As economies contract, a global popular uprising confronts power elites over access to the essentials of human existence. What are the underlying dynamics of the conflict, and how is it likely to play out?
As the world economy crashes against debt and resource limits, more and more countries are responding by attempting to salvage what are actually their most expendable features—corrupt, insolvent banks and bloated militaries—while leaving the majority of their people to languish in “austerity.” The result, predictably, is a global uprising. This current set of conditions and responses will lead, sooner or later, to social as well as economic upheaval—and a collapse of the support infrastructure on which billions depend for their very survival.
Nations could, in principle, forestall social collapse by providing the basics of existence (food, water, housing, medical care, family planning, education, employment for those able to work, and public safety) universally and in a way that could be sustained for some time, while paying for this by deliberately shrinking other features of society—starting with military and financial sectors—and by taxing the wealthy. The cost of covering the basics for everyone is within the means of most nations. Providing human necessities would not remove all fundamental problems now converging (climate change, resource depletion, and the need for fundamental economic reforms), but it would provide a platform of social stability and equity to give the world time to grapple with deeper, existential challenges.
Unfortunately, many governments are averse to this course of action. In fact, they will most likely continue to do what they are doing now—cannibalizing the resources of society at large in order to prop up megabanks and military establishments.
Even if they do provide universal safety nets, ongoing economic contraction may still likely result in conflict, though in this instance it would arise from groups opposed to the perceived failures of “big government.”
In either instance, it will increasingly be up to households and communities to provide the basics for themselves while reducing their dependence upon, and vulnerability to, centralized systems of financial and governmental power. This is a strategy that will require sustained effort and one that will in many cases be discouraged and even criminalized by national authorities.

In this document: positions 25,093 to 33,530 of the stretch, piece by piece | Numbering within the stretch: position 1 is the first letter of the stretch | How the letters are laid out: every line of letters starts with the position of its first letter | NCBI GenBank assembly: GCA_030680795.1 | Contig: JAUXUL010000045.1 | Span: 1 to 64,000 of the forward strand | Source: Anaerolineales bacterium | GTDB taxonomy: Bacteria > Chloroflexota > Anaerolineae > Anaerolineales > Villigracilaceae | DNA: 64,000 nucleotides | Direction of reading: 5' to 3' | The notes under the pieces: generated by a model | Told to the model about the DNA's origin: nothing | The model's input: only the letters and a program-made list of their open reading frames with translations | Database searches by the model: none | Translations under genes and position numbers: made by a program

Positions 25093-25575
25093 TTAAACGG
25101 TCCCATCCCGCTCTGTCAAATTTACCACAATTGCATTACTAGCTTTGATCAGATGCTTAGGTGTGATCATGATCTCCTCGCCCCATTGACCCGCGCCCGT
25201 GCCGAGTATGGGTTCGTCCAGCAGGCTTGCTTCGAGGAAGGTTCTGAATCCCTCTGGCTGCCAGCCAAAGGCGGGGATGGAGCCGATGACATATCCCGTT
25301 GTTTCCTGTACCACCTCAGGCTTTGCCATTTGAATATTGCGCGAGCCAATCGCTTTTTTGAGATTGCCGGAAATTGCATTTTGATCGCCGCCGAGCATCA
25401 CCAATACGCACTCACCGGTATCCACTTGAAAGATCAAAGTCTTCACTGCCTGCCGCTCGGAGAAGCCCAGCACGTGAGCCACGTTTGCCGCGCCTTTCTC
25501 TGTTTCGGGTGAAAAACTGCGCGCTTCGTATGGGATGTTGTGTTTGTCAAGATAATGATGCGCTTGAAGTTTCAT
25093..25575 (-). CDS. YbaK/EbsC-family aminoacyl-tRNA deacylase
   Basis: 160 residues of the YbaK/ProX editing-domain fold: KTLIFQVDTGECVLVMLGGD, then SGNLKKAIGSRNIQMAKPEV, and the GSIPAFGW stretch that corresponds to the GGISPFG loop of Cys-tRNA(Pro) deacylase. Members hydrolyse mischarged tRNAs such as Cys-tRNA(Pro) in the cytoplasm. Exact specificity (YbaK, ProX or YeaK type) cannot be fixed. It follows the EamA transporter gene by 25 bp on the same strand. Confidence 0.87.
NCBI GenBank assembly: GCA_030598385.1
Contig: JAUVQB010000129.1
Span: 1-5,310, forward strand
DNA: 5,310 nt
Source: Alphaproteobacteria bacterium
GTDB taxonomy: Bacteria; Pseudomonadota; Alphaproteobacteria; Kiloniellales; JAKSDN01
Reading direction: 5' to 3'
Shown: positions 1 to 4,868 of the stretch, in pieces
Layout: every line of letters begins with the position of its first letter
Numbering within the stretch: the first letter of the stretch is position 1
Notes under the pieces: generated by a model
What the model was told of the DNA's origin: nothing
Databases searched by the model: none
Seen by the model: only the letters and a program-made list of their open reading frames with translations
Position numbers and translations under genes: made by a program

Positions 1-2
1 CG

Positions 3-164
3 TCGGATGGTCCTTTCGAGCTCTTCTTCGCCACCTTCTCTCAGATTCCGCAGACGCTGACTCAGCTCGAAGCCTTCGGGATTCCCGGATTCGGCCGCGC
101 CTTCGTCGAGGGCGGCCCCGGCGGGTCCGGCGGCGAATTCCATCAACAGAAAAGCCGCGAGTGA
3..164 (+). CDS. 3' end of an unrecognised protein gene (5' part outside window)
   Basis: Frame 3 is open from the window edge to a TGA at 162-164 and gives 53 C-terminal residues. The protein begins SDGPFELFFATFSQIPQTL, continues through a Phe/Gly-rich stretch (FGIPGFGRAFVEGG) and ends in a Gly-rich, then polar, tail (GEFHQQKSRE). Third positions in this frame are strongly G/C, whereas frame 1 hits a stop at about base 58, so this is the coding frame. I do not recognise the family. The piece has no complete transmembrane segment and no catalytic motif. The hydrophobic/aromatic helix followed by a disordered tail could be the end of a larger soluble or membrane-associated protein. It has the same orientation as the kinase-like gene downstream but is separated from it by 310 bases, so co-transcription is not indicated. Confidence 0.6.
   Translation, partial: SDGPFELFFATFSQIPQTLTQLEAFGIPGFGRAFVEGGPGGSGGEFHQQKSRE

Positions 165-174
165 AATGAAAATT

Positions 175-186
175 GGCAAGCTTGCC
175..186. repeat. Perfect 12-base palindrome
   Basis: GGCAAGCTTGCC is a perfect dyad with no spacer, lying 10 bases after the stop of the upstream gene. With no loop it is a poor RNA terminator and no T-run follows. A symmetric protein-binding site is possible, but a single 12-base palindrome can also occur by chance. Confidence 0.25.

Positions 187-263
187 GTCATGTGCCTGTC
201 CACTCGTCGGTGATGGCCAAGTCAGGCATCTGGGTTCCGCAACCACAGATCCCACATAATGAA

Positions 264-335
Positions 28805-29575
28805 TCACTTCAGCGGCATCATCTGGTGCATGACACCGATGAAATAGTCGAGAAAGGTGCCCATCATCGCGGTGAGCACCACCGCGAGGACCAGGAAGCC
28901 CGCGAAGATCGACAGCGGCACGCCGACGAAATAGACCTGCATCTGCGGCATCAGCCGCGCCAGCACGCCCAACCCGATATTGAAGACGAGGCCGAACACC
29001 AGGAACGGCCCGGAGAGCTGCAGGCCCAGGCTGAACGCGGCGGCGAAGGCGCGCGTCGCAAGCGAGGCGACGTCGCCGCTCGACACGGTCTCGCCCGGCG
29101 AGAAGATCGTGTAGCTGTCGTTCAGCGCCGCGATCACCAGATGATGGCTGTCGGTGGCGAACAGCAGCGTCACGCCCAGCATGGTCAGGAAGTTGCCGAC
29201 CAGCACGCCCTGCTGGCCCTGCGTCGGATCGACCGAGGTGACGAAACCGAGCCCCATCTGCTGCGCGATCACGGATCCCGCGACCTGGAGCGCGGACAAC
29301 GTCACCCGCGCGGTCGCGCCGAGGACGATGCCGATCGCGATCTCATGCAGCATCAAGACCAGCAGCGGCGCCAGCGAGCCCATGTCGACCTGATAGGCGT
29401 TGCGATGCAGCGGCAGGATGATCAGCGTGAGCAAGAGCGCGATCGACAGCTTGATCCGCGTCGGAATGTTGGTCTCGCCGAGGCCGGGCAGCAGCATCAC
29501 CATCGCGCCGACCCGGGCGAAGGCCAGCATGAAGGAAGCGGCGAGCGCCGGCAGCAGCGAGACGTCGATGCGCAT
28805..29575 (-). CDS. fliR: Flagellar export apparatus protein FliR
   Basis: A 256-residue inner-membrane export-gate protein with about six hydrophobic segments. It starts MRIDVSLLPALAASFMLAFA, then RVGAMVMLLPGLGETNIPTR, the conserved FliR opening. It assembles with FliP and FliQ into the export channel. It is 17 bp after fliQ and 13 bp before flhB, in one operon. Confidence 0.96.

The decentralization of food, finance, education, and other basic societal support systems has been advocated for decades by theorists on the far left and far right of the political spectrum. Some efforts toward decentralization (such as the local food movement) have resulted in the development of niche markets. However, here we are describing not just the incremental growth of social movements or marginal industries, but what may become the signal economic and social trend for the remainder of the 21st century—a trend that is currently ignored and resisted by governmental, economic, and media elites who can’t imagine an alternative beyond the dichotomies of free enterprise versus planned economy, or Keynesian stimulus versus austerity.
The decentralized provision of basic necessities is not likely to flow from a utopian vision of a perfect or even improved society (as have some social movements of the past). It will emerge instead from iterative human responses to a daunting and worsening set of environmental and economic problems, and it will in many instances be impeded and opposed by politicians, bankers, and industrialists. It is this contest between traditional power elites on one hand, and growing masses of disenfranchised poor and formerly middle-class people attempting to provide the necessities of life for themselves in the context of a shrinking economy, that is shaping up to be the fight of the century.
2. When civilizations decline
In his benchmark 1988 book The Collapse of Complex Societies, archaeologist Joseph Tainter explained the rise and demise of civilizations in terms of complexity. He used the word complexity to refer to “the size of a society, the number and distinctiveness of its parts, the variety of specialized social roles that it incorporates, the number of distinct social personalities present, and the variety of mechanisms for organizing these into a coherent, functioning whole.”1
Civilizations are complex societies organized around cities; they obtain their food from agriculture (field crops), use writing and mathematics, and maintain full-time division of labor. They are centralized, with people and resources constantly flowing from the hinterlands toward urban hubs. Thousands of human cultures have flourished throughout the human past, but there have been only about 24 civilizations. And all (except our current global industrial civilization—so far) have collapsed.